On the final night of passover, Benjamin Netanyahu is carrying a tray piled high with the sweet marzipan cookies Moroccan Jews eat to celebrate the end of the holiday. He offers me one and says in a stage whisper, "You can get sugar shock from these things." He then pats his belly in the universal gesture of I can't afford to have one myself and grins. We are in Or Akiva, a working-class town south of Haifa where chickens roam the dusty streets and where Bibi--everybody but everybody calls him Bibi--has arrived to mark the end of the fast in a traditional Jewish celebration known as Mimouna. The owner of the dirt-floored house, who has rough hands, nine children and 23 grandchildren, toasts the Israeli Prime Minister. These are the people who worship Bibi and believe he is the only man who can lead Israel.
Ten minutes later we are in the ancient port city of Caesarea at a party at the regal home of a movie-theater magnate, where young people wear the latest fashions and do not clamor around Bibi. It is well after midnight, the party has thinned out, and we are eating shawarma prepared by an Israeli Arab from Nazareth. The Arab caterer comes over to say hello, and Bibi tousles the hair of the caterer's young son. Caesarea, Bibi tells me between mouthfuls, was built by Herod around 25 B.C. "Herod," he says with a smile, "was a much better builder than a general."
Bibi has history on his mind. Bibi always has history on his mind. He talks about what he learned from his first term, when he was practically chased out of office. "I thought I was finished in 1999," he says with a shrug, "that my career in politics was over." But then something changed. He gestures around him and suggests that in the space of half an hour, we had visited the two Israels, one blue collar, the other the gilded class. He acknowledges that his popularity with the first group--the outsiders, the Sephardim, the Russians, the ultra-Orthodox, the settlers--not the European Ashkenazic elites, brought him back to power.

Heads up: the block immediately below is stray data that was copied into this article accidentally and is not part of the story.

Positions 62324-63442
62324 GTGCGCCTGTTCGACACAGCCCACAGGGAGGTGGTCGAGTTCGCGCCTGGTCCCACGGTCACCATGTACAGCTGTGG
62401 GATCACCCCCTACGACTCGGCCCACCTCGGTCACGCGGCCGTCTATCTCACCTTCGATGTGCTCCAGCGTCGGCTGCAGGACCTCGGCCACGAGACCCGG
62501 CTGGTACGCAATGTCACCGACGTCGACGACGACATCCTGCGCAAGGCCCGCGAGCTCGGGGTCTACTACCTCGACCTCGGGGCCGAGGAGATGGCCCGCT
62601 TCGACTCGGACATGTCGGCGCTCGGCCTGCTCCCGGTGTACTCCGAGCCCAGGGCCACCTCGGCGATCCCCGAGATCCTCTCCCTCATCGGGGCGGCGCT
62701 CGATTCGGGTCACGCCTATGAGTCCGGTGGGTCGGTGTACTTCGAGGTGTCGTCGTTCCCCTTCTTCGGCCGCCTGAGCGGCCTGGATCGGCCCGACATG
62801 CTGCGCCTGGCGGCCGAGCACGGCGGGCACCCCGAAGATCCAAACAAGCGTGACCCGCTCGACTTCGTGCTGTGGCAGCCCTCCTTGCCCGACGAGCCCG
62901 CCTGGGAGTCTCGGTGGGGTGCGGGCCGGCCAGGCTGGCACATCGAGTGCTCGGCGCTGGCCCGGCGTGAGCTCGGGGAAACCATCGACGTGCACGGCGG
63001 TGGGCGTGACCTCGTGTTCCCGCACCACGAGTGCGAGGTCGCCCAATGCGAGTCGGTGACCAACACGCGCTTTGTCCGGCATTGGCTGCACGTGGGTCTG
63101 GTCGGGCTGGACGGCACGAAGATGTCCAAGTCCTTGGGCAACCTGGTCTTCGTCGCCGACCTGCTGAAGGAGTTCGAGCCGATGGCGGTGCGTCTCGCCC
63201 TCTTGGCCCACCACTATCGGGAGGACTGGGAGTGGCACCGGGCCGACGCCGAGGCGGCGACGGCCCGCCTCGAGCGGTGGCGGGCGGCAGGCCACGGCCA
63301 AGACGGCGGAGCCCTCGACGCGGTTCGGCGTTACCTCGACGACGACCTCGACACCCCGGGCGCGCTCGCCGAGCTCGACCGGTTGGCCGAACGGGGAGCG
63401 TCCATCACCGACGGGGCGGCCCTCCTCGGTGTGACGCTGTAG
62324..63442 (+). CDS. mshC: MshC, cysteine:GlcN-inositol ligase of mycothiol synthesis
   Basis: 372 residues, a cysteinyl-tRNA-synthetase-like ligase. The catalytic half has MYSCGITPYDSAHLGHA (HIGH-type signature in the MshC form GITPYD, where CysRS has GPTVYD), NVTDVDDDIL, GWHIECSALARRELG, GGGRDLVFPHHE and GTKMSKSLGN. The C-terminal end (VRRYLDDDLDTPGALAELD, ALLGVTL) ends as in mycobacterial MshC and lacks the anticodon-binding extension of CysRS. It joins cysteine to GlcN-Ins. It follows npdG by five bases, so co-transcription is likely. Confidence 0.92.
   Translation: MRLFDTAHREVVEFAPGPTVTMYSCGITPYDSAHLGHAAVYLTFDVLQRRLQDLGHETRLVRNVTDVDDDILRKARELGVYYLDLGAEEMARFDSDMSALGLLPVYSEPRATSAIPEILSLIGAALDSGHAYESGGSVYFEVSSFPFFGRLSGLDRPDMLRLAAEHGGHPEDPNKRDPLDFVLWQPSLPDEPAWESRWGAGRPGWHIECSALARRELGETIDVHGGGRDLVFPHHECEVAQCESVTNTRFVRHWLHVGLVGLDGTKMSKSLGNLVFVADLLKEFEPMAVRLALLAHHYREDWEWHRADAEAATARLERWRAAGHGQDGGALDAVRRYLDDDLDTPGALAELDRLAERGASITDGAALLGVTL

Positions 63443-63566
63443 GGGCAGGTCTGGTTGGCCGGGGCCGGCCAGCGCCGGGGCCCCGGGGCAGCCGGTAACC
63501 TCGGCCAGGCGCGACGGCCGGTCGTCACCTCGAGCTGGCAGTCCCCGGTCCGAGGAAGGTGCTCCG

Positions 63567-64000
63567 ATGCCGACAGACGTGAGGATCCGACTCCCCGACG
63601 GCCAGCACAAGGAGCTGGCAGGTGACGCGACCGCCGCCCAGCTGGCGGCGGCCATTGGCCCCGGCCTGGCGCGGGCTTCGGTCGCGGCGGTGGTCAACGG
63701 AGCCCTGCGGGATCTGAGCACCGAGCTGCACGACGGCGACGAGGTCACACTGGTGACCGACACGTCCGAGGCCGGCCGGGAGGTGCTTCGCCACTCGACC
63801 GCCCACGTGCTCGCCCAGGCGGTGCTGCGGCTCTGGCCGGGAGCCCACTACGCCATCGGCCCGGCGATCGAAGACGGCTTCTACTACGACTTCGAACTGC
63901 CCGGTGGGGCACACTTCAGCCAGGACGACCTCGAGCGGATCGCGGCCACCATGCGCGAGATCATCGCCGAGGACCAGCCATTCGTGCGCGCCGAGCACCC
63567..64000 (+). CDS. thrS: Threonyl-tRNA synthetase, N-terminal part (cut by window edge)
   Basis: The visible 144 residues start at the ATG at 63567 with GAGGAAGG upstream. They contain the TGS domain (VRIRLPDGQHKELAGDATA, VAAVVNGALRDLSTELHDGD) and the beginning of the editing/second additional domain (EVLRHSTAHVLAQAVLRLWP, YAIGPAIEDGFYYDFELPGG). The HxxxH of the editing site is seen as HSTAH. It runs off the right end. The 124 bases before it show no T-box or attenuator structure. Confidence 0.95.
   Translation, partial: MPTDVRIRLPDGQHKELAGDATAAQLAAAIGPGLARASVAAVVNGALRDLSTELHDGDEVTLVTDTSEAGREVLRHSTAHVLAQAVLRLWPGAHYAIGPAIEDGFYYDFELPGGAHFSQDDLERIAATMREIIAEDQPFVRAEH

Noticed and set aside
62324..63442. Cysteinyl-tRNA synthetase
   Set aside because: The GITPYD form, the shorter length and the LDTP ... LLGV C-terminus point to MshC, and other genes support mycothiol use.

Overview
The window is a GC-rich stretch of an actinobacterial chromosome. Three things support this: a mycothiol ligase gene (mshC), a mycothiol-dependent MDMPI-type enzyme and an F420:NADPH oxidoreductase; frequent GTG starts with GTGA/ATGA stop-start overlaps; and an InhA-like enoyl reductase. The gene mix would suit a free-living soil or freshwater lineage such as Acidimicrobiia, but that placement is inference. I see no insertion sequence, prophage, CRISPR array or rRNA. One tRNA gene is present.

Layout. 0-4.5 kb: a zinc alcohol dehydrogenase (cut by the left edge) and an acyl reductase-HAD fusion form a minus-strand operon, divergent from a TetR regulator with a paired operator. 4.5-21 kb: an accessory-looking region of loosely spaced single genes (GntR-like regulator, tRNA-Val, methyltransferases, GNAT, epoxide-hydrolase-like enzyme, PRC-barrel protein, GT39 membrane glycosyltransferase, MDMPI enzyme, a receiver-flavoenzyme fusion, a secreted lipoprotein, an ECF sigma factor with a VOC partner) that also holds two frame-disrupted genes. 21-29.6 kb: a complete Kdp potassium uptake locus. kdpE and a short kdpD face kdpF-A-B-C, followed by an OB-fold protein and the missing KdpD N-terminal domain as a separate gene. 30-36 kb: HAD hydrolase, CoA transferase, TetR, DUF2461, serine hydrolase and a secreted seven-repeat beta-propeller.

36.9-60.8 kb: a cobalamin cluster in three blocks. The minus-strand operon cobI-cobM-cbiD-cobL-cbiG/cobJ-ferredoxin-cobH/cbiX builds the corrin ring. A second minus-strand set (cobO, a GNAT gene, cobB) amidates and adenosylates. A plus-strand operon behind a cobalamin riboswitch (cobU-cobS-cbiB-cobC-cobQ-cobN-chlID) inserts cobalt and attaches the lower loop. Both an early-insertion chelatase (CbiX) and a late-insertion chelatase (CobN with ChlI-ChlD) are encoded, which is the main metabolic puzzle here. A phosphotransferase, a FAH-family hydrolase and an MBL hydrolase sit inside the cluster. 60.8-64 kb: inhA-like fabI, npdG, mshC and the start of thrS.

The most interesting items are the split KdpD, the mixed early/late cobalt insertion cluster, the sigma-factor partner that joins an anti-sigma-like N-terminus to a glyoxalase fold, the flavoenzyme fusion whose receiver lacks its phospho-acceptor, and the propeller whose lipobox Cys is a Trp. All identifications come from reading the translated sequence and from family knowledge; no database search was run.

After a political thunderstroke on May 8 in which he created a center-right coalition with the rival Kadima party, giving him an enormous legislative majority, Netanyahu is poised to become the longest-serving Israeli Prime Minister since David Ben-Gurion, the founding father of Israel. He has no national rival. His approval rating, roughly 50%, is at an all-time high. At a moment when incumbents around the world are being shunted aside, he is triumphant. With his bullet-proof majority, he has a chance to turn himself into the historic figure he has always yearned to be. He has become, as some commentators have dubbed him, the King of Israel.
But to be a historic figure, one must make history. Now we will find out what the king really believes. Is he a statesman or a pol, a builder or a general, the Israeli leader who can finally make peace with the Palestinians or the one who launches a potentially disastrous unilateral attack on Iran? Can he keep Israel a distinctive Jewish state and preserve it as a democratic one? As a historian of the Zionist movement, Bibi knows these choices better than anyone else. As a soldier, he also understands the dark history that lies behind the creation of Israel. The question is whether he is a prisoner of that history or can write a new narrative.